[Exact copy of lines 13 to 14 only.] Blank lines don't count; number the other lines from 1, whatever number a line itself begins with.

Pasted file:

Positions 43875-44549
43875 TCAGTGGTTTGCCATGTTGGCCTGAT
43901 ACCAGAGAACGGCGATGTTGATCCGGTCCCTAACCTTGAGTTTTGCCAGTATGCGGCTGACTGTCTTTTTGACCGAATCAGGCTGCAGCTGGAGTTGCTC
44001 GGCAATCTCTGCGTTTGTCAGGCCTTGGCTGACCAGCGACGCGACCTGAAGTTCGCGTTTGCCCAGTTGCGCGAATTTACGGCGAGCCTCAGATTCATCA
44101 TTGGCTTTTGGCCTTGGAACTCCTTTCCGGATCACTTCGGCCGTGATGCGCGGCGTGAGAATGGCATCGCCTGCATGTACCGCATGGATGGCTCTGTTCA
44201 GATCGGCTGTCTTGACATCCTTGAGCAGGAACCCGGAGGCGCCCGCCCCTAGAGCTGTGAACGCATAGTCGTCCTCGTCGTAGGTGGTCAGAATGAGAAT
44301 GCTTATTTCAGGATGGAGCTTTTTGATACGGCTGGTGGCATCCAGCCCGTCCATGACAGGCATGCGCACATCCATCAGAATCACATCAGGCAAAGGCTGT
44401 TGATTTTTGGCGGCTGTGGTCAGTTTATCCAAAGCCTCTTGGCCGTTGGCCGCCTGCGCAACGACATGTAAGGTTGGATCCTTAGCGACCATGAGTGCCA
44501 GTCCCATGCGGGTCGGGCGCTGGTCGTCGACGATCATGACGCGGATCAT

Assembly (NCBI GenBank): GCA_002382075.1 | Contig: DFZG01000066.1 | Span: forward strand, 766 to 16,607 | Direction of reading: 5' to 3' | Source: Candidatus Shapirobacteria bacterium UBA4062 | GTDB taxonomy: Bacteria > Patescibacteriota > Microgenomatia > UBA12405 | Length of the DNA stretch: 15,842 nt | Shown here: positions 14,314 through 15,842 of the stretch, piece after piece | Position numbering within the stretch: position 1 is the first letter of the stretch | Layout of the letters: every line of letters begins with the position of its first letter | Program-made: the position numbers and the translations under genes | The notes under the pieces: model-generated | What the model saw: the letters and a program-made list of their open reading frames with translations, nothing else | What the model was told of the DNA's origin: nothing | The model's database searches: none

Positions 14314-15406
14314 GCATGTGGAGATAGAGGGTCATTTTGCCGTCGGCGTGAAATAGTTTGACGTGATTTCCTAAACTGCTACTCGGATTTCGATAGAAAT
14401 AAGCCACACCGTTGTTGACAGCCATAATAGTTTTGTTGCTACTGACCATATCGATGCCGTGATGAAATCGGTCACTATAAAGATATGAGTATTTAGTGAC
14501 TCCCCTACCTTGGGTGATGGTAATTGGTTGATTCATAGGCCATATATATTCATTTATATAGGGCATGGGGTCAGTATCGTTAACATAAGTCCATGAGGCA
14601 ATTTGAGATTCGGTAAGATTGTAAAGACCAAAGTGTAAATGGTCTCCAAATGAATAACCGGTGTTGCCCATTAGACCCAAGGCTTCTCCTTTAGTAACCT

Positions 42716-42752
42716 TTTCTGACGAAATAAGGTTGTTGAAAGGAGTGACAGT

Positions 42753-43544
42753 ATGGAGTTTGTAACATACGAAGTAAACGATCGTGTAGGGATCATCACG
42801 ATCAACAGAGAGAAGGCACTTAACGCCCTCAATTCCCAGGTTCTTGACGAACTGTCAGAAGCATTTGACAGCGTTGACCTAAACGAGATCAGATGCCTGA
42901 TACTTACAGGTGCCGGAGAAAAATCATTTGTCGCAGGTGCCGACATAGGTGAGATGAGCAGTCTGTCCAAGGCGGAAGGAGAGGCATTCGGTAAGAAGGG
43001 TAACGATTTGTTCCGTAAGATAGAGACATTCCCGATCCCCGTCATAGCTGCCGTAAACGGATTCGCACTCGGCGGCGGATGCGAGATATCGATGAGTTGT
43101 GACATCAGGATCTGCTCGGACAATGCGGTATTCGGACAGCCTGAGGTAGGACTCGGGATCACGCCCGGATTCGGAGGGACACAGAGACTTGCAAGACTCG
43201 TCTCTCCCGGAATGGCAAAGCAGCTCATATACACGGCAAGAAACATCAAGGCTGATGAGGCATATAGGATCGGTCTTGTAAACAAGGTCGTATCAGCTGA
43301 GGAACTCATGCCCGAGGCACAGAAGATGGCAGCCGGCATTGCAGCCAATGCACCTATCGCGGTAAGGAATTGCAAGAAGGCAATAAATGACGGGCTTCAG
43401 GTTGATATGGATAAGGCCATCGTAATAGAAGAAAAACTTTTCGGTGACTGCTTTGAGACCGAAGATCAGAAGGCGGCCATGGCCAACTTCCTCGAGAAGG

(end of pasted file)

14401 AAGCCACACCGTTGTTGACAGCCATAATAGTTTTGTTGCTACTGACCATATCGATGCCGTGATGAAATCGGTCACTATAAAGATATGAGTATTTAGTGAC
14501 TCCCCTACCTTGGGTGATGGTAATTGGTTGATTCATAGGCCATATATATTCATTTATATAGGGCATGGGGTCAGTATCGTTAACATAAGTCCATGAGGCA